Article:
Text. Dr. Phil. Lily Fürstenow-Khositashvili
Objects tend to have a strange power over us. The increasing commodification of art in the recent decades has irrevocably contributed to the commercial hype around art objects and to the conventions of their display. In his recent tableaux Simon Felix Haas rethinks the tradition of ready-made in art.
By framing fashionable and decorative mass production objects the artist mimics forms of high-end design and display. His repertory of forms involves immediately recognisable symbols of desire, products of mass culture, phallic forms, fetischistic clichés that cause chains of associations. These dysfunctional commodity sculptures mounted onto decorative picture frames are informed with ambivalence.
The psychically charged objects juxtapose the subject of the person and the objecthood of the thing. Monochrome colored surfaces look sleek due delicate finish in tones varying from all sorts of pastel hues to darker browns, aggressive reds, yellow and blues. Some objects burst the frames sprouting out, others are set on the surface serving as a tablet. The fetish aspect of the found objects is intensified by the titles that imply charged narratives, subjective memories, self-contained erotic phantasies or witty citations. The framed objects attached to polished surfaces or directly onto frames in place of image are signs for easel paintings turned into sculptural objects.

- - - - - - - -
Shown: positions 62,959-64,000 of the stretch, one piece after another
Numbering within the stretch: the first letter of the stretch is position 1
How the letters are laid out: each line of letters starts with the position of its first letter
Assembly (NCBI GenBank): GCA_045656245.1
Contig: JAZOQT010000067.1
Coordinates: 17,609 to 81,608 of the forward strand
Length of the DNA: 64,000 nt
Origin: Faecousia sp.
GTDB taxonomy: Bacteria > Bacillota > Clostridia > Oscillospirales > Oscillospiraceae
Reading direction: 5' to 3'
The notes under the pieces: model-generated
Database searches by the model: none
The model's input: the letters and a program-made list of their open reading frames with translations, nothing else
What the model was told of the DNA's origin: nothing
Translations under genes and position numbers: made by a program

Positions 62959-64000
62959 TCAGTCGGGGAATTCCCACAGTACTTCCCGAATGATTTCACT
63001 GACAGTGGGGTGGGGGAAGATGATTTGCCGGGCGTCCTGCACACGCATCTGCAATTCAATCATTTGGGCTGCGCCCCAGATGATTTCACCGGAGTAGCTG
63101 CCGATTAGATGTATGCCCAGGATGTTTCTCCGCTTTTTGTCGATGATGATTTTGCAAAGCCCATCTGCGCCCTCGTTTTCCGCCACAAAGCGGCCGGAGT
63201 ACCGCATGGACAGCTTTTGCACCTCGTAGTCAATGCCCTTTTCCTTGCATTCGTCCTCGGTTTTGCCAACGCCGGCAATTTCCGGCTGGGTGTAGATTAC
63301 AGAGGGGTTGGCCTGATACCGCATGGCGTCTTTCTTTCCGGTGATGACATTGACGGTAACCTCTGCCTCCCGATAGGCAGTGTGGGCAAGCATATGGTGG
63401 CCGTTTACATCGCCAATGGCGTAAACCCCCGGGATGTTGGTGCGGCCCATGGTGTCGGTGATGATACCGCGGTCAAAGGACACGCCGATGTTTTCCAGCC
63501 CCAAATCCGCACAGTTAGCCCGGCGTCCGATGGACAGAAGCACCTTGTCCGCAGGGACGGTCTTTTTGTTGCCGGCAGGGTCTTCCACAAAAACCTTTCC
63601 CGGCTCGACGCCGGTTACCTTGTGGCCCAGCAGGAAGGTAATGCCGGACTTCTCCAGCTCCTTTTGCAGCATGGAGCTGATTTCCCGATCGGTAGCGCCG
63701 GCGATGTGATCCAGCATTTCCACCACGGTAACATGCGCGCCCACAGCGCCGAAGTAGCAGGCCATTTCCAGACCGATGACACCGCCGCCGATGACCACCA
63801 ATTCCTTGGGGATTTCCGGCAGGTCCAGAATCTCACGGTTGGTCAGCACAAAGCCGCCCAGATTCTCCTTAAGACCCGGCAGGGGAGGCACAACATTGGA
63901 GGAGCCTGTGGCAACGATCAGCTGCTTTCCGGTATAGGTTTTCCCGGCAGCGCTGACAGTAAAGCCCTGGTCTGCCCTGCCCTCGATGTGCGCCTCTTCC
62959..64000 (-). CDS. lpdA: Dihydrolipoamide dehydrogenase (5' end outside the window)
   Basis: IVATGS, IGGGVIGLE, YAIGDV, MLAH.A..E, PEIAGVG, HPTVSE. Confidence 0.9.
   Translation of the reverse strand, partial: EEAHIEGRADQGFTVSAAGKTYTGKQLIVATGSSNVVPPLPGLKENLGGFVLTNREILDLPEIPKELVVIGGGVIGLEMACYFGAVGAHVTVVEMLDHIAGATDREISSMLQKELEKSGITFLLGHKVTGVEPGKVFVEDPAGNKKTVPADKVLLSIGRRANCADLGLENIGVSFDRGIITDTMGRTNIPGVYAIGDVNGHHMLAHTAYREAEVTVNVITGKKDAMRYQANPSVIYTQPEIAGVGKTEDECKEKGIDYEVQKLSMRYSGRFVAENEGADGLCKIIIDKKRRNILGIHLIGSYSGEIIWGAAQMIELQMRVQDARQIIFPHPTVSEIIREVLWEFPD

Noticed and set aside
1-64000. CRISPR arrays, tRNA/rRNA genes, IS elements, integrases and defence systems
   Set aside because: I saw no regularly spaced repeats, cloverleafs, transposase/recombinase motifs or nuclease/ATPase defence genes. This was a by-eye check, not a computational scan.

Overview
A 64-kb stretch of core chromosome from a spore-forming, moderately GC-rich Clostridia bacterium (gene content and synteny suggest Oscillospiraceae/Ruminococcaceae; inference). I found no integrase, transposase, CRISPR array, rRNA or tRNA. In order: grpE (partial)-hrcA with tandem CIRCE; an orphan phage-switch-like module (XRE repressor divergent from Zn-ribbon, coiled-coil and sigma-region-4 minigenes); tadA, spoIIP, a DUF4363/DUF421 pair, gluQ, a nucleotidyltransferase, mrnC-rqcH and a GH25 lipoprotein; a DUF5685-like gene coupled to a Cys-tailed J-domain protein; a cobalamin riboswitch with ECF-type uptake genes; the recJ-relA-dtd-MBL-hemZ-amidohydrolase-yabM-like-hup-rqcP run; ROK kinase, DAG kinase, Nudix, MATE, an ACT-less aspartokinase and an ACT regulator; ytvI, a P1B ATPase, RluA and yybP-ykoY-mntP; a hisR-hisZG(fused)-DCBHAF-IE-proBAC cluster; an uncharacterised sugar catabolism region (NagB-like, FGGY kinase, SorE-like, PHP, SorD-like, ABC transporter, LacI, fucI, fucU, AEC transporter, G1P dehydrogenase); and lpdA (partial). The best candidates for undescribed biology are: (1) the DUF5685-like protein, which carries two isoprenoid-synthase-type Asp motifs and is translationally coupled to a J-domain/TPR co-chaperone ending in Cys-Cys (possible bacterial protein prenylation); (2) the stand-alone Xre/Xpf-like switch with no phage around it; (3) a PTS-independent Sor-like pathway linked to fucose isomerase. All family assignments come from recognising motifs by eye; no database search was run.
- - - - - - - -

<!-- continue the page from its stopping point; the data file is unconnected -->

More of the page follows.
They’re produced in certain series in various sizes and colors as a mock-up of the capitalist mode of production, reifying the seriality of contemporary artistic practice while simultaneously questioning productivity in the times of pandemics. The discrepancies of shape and color, sign and signifier evidence ambivalence in Simon Haas’s work that analyses the Duchampian tradition of ready-made, the surrealist symbolics attached to objects as well as more recent artistic practicies crtiticising art commodification trends such as those of Allan McCollum, Claes Oldenburg and others. All art is design serving various purposes across various epochs. With Simon Felix Haas it is among others an attempt to find out one’s inner hostilities and affections, taboos and disturbances as well as to cast a critical view on the consumerist culture codes.